In October of last year, I was working on all sorts of projects, big and small, as a crew member on pilots, shorts and features, and earning bigger boots as AD and Script Supervisor instead of just a PA. One of these gigs was a little one up in Beverly Hills, for a short film and television pilot called “Anatomy of a Breakup”, which I accepted knowing little except what the director and writer, Matt Hagerty , had told me over a pleasant Skype interview. All I knew was: there would be a pool involved, somebody was going to get wet, and the director wouldn’t actually be physically present. It wasn’t the weirdest thing I had been invited to do, and the director seemed to have a brain on him, so I went along.
Riding in an Uber up Mulholland Drive into a picturesque gated community, I immediately started looking around: okay so THIS is where the rich and famous live! The driver and I had some issues with the security before we were let in, but when we did, it was obvious why, and I was taken on a nice little cruise around paparazziville. Arriving at the address I was welcomed in by the producer, who had gracefully let the production use her $10 million mansion as a location. Sitting together with a bunch of people I had never met, we all slowly introduced ourselves to each other. Some people had never done a PA gig before or even been on a set; others were experienced pros. It was there where I met a good friend of mine, Michael Babyak, the extremely talented DP and second unit director. The shoot was rather unconventional, but pleasant, and it became more unconventional and more pleasant as the long day wore on. The actors were incredibly professional and friendly, so I knew the caliber I was dealing with. Often times, you work on these projects, and it’s all a little bit all over the place; you go along with it, then the actors come on and – SUCK. Then you lose faith in what you are doing. Or the script = SUCKS. But neither did in this case, so I started getting even more excited. Since Matt was tied up at college in New York, one of my (many) jobs on this skeleton crew was to mediate for him while he directed the shoot through Facetime from a Cornell University library. With such a small crew, all hands were on deck, so we each wore multiple hats. I held “the director” in one hand, and did crew things with the other. Of course, we didn’t go without the usual camera, sound, transferal, internet, SD card and sunlight problems; but morale stayed high, our bellies were well fed, and the Captain, over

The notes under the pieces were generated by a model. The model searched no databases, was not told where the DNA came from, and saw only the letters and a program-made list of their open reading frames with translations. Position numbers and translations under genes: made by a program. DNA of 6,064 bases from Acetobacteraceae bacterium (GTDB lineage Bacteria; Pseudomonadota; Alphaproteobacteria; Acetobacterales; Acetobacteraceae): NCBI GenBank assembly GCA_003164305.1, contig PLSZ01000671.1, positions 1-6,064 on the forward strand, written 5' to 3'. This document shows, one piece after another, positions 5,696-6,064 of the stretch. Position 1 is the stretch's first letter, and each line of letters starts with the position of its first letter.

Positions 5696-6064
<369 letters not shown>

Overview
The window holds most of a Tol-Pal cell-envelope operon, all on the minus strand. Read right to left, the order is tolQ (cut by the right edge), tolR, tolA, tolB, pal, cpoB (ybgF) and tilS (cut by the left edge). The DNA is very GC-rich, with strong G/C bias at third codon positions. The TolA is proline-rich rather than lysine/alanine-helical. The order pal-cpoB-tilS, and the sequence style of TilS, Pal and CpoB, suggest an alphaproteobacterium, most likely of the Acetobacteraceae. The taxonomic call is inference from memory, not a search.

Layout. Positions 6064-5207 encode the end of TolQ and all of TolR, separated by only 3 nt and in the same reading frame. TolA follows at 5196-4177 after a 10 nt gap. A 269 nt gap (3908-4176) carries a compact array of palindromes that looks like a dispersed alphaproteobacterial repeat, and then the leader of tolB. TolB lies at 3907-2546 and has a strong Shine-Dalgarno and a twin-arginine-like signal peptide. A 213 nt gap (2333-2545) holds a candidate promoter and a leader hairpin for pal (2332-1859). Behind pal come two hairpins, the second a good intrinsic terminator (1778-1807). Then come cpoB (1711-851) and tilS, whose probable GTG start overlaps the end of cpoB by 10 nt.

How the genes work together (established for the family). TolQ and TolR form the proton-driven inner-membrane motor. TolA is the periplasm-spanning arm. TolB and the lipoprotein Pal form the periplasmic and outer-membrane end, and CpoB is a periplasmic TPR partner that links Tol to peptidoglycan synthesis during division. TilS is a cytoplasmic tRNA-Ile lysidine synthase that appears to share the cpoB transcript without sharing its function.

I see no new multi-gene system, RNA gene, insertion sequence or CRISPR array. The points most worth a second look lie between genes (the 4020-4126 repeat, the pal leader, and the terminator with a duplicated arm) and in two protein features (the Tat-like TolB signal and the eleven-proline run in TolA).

the phone, was guiding us with unshakable positivity. We pushed through, scene after scene, shot after shot, losing light, more light, and just barely finishing before total darkness.
Although I could tell there was a lot of talent afoot, I hadn’t read the complete script. Since I was viewing the camera through a phone most of the time, I, needless to say, had NO idea what the final film would look like. Furthermore, the post production process seemed it would never end, and although Michael kept reassuring me throughout the year that it was good, I was skeptical.
Almost a year later, the result AND the response has been so far beyond my expectations. With its Amazon release last week, this tiny project from ‘paparraziville’ has, all of a sudden become a lot bigger—far bigger than I ever expected. Of course, as a part of the crew we were given links to “screenings” throughout the process; but watching it on TV last week with my husband, who was seeing all of it as a finished product for the very first time, was different—like watching it fresh. And, of course, it’s pretty cool seeing my name up there – on a product that I can actually say I am proud to have been a part of. Because here in Hollywood – you more or less drown in shit. But this isn’t that. This is one of them rare Hollywood
“The seventeen minutes Matt Hagerty serves up in Anatomy of a Breakup blend a youthful,
Birdman-like waltz with Tarantino-esque chit chat. Its characters are cocky yet complex– grounded
by Jaimie Steck‘s deceptively emotional performance, and Matt’s innocent Freddy Highmore-
ish solemn willingness. Its rhymes, rhythms, quick cuts, frisky editing and great original music by
the talented Kenji Ueda, fuel a flickering fire, hardly contained, whilst teasingly slapping you (and the
protagonist) across the face. The end is a sentimental and uplifting one, which, after everything, wins
you over to the hero’s side. Mixing all of these elements, Anatomy of a Breakup is a concept fully-fleshed,
ready to be swept up by whoever is clever enough to do so.”
‘Anatomy of A Breakup’ can be streamed right now, only on Amazon, via this link: http://amzn.to/2fE9aEd